The presence of my daughter and of Kissinger’s own granddaughter gave him an audience for a disquisition on what he considers to be a crucial problem in the American academy today—the way American history is taught. He laments that history is not taught consecutively, and that historical incidents are often decontextualized beyond recognition. His argument was compelling, but also self-serving: His core contention, when it comes to the greatest controversies in his career, is that postwar American support for anti-Communist allies is impossible to understand or rationalize without both proper historical context and a baseline sympathy for a pro-Western narrative. Universities, he said, “like to teach history as a series of discrete problems. And they above all don’t want to teach Western history. They believe that the West has committed so many crimes that they are not entitled to single it out. That is a thought that would never occur to a Chinese. To return genuine pluralism to the campuses—to examine even ideas conventional wisdom rejects—has become a major national challenge.”
I asked Kissinger whether there was such a thing as a self-doubting Chinese tradition. “Certainly no tradition so self-doubting as to inhibit necessary Chinese action.”
We also spoke that day—and during subsequent conversations, in his office in New York and on the telephone—about his fears regarding American disengagement from the world. He argued that the U.S. is at a hinge moment in its history, in which it is deciding whether or not to continue playing the role it has played since 1945. “Right now, there is no real debate occurring on foreign policy. People are throwing slogans around,” he said. “I think that America’s recovery of a global strategic view is an absolutely essential element of our foreign policy.”
Kissinger’s critique of Obama was mostly measured, but I could sense that he was offended that the president had not seen fit to call him often for advice, as previous presidents had. I could also sense that he took some of Obama’s observations about the foreign-policy decisions of previous presidents as personal criticism. He wasn’t wrong about this. At various moments during my interviews with the president, I could feel the specter of Kissinger hanging over the room, in particular when Obama talked dismissively about the value of “credibility” in the pursuit of national-security objectives, and when he mentioned his unprecedented practice of referring openly, sorrowfully, and sometimes on foreign soil to American mistakes made during the prosecution of the Cold War. What most annoyed Kissinger was the manner in which Obama talked about some other world leaders. “A puzzling aspect about Obama is how someone so intelligent could treat his peers with the disdain he did in your article,” he said. “Someone of that stature usually develops a sense of humility.”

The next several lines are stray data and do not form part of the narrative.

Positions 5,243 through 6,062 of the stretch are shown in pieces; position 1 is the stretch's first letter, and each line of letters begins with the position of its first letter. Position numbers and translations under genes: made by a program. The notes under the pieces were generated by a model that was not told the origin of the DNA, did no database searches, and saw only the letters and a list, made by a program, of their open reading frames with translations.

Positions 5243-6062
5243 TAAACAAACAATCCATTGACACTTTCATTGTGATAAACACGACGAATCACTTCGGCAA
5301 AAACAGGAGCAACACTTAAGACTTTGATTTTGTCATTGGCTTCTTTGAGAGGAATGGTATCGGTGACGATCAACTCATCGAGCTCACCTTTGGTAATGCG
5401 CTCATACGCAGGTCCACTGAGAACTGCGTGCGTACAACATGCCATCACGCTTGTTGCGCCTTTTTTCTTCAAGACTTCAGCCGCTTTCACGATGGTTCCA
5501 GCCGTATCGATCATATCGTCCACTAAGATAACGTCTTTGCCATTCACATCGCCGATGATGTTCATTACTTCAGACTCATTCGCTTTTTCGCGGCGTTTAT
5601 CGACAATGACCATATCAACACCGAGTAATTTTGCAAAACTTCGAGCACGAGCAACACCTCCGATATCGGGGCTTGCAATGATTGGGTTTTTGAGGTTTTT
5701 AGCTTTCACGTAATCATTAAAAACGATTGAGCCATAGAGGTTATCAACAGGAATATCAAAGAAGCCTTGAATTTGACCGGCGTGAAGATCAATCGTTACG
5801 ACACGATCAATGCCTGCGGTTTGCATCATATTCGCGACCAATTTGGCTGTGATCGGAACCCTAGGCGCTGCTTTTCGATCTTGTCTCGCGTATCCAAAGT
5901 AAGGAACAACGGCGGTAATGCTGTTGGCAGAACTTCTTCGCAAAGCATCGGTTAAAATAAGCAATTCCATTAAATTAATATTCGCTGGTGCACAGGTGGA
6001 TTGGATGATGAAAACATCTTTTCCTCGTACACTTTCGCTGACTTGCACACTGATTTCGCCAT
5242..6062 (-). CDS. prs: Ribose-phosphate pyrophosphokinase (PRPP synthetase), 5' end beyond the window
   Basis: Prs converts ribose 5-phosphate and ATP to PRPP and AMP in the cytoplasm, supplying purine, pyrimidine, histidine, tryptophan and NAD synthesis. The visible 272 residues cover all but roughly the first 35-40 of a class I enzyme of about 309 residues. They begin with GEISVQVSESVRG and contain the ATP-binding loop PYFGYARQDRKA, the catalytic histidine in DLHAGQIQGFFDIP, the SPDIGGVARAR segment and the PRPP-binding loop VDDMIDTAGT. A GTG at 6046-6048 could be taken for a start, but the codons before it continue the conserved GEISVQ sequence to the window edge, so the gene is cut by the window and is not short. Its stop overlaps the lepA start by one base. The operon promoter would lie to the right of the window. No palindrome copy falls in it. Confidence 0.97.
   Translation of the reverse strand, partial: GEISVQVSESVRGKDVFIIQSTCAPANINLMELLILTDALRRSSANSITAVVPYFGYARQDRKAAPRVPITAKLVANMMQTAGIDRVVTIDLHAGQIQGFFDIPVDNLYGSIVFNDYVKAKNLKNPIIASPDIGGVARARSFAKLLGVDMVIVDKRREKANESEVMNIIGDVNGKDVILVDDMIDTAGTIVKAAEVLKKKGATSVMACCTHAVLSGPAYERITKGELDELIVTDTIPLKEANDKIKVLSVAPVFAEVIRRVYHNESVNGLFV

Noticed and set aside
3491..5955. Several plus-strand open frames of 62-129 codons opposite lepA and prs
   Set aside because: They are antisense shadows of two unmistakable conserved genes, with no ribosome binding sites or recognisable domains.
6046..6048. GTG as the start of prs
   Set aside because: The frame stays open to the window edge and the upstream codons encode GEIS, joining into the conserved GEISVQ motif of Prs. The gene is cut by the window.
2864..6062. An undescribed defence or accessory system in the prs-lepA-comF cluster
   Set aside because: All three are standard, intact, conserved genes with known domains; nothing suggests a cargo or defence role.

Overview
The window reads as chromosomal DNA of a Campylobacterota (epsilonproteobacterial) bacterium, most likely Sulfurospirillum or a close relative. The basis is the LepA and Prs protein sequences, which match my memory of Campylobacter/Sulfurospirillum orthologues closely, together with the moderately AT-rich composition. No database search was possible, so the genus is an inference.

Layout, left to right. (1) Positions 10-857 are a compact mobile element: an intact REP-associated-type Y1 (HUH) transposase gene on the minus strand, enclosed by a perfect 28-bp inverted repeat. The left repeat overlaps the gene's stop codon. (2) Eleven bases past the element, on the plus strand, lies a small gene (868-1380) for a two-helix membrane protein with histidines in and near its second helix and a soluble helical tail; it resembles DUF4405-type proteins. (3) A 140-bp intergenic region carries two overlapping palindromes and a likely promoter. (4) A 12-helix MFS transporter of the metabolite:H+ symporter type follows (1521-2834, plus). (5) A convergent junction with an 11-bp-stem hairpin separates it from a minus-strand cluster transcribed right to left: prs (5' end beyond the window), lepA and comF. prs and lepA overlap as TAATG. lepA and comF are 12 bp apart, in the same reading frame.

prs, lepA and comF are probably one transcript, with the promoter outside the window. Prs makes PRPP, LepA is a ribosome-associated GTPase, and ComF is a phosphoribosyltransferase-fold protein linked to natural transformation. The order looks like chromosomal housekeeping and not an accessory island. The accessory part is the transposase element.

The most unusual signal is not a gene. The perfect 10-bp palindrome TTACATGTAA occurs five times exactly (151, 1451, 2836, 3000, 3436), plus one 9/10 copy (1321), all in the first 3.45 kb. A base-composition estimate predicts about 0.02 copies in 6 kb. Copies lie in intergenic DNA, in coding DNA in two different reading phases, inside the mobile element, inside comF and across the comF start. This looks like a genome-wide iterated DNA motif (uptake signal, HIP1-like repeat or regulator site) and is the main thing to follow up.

I also asked him about Donald Trump and Hillary Clinton. He is close to Clinton, but not to Trump, and it was not difficult to discern that he was appalled by Trump’s behavior and broadly sympathetic to Clinton. Whether or not Kissinger would endorse Clinton had been a subject of great speculation during the campaign. Some in the Clinton camp hoped Kissinger would—but others, I’d been told, worried that his endorsement would only reinforce the Sanders argument that Clinton was too close to various unsavory characters. Kissinger himself was acutely aware of this argument. When I observed that Clinton is dispositionally and ideologically closer to him than she is to Obama, Kissinger said, “If you say that, you’re not going to be kind to her.”